by Jake Lorenzo
On New Year’s Eve morning Jake Lorenzo took a stroll down to Highway 12 to visit Jakelyn’s mom’s garden. Five of the half-barrel planters I had cut for her were strewn across the highway, cars weaving around them like drivers at Infinion Raceway. I dragged the planters to the side of the road and visited the mounds of gravel piled along the fence where I picked my blackberries and mounded all the way to the creek. Giant shards of familiar pottery dotted the roadside, but there was no sign of the plants or the smaller statuary that had once graced our backyard.
The infamous New Year’s storm of 2005 capped a horrific year of natural disasters and wreaked havoc on our garden. The churning, white-capped rapids ran through our yard for hours slowly rising to the topmost step on our porch, but never entered our home. The waters knocked out three sections of our fence and dragged planters, gravel and pots more than 200 yards to the highway, but they stayed out of our house.
Funny thing about natural disasters: once the wind stops blowing, the ground stops shaking and the water starts receding, survivors go through a series of stages. At first, there’s a stunned, numb feeling caused by the sheer force of destructive power. Sooner or later that dissipates and we start to rebuild our homes and our lives. But somewhere in that process we get pissed off. We get angry. We get mad. Sometimes that anger just sits, rumbling quietly like a sleeping volcano waiting for something to set it off.
Well, since Jake Lorenzo just lost a garden and not a house, I suppose that’s why my anger wasn’t too virulent. I’m not throwing empty wine bottles at FEMA officials and I’m not picketing county officials. In fact, Jake Lorenzo thought he was free and clear of the anger issue until I took Jakelyn’s mom out for a nice meal to try to perk her up after she spent a day picking through the ruins of her garden. We sat at our table, briefly conversed with the owner and then checked the wine list.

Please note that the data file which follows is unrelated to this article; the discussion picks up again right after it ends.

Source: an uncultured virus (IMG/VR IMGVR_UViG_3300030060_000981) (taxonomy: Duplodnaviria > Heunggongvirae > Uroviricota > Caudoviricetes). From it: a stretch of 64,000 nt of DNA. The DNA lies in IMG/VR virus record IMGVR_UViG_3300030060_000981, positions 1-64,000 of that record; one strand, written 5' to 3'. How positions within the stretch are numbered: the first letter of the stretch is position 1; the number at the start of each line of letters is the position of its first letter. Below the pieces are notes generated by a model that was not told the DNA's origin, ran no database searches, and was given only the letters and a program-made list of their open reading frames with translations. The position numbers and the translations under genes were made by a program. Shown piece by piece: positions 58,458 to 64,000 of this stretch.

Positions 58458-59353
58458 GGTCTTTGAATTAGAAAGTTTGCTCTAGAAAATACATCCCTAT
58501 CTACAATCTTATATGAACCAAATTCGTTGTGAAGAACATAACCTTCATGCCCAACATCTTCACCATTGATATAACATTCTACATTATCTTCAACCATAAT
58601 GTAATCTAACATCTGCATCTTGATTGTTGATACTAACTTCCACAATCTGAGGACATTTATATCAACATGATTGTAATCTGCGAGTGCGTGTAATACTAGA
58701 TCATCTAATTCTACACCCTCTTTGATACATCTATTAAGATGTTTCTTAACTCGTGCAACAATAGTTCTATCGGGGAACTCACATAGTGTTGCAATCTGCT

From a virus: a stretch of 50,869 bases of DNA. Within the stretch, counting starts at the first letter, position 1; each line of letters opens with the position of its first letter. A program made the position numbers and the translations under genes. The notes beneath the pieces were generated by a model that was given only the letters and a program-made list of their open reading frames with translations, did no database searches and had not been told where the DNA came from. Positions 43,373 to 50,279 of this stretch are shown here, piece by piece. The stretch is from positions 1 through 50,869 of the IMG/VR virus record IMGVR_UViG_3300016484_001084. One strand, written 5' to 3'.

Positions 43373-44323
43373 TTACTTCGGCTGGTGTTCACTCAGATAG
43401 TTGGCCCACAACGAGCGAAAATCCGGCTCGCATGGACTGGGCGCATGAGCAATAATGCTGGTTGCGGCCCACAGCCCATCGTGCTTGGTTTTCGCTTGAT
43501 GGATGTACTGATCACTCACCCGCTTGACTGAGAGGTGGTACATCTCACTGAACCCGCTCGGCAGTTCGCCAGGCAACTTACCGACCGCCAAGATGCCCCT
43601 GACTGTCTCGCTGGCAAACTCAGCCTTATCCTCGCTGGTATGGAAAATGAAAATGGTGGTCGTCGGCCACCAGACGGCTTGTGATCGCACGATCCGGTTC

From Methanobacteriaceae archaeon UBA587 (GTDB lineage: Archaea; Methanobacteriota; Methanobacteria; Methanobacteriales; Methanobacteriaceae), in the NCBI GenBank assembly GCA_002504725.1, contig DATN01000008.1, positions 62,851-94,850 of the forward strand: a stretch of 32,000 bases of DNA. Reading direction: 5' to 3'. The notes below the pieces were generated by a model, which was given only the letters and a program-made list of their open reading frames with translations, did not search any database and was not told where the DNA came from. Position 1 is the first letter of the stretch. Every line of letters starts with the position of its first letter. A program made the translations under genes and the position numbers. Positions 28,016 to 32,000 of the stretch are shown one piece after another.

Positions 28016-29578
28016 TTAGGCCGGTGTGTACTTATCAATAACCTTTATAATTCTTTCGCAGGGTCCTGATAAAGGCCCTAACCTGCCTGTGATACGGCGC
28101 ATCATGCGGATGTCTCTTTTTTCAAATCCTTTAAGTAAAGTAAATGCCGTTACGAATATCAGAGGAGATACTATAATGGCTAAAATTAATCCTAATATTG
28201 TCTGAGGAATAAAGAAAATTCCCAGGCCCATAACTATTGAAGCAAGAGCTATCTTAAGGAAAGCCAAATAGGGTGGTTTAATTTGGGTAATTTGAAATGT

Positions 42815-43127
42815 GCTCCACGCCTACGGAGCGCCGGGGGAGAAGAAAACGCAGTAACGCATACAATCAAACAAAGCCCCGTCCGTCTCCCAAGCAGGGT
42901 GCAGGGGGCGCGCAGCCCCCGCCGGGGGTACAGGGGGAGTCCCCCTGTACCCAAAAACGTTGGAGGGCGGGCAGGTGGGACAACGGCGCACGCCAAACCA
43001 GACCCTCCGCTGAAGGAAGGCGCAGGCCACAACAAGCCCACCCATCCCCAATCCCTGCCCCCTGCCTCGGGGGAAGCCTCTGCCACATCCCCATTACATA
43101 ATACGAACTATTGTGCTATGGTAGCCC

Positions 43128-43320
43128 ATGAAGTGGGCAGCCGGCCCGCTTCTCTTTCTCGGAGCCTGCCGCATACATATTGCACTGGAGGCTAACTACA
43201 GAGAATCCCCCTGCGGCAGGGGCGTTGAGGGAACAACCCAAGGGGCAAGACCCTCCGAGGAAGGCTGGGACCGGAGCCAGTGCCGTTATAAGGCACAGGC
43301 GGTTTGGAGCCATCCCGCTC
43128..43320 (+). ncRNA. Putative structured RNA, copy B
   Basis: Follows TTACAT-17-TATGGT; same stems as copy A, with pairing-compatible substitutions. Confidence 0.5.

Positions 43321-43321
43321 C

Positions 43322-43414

That’s when Jake Lorenzo’s pent up anger spewed. Like a volcano lighting up the night, I was all over the waiter and the owner and anyone who would listen. The cheapest wine on the list was $28 and that was the only one under $30. It was also something Jake Lorenzo wouldn’t drink unless someone was paying me a large consultant’s fee to determine how it could be improved. There were more than 100 wines on the list at an average price of about $52. This at a local, neighborhood Sonoma eatery.
Our night was ruined. I couldn’t calm down and Jakelyn’s mom was incensed that I was so bothered. “You’ve seen this before. Just order a beer and let it slide.” I ordered the beer, but I’ll be damned if I’m letting it slide this time. I’m fed up with these ridiculous wine list prices and I’m not going to take it anymore.
I went home and called an emergency meeting of the Wine Patrol. Chuy and Iggy and Jim McCullough showed up and we railed against the sad state of wine lists. We spent most of the night sipping wines from my cellar and planning a strategy. We took a late night break for a visit to the burrito wagon, before we finished around three in the morning.
You need to know, Jake Lorenzo is not a glass-half-empty kind of guy. I’ve led a charmed, happy life and I try to avoid as much negativity as possible. That’s not to say when I see a wine crime I will stand idly by and let it happen. Most restaurants charge way too much for a bottle of wine. When I can scrape together enough cash for a fine meal, good wine accompanying that meal is essential to making it a fine dining experience. Inflated wine prices take the pleasure out of that dining experience every time.
Why do restaurants charge so much, often three to four times the bottle cost? Because they can, because everyone else does and because we let them.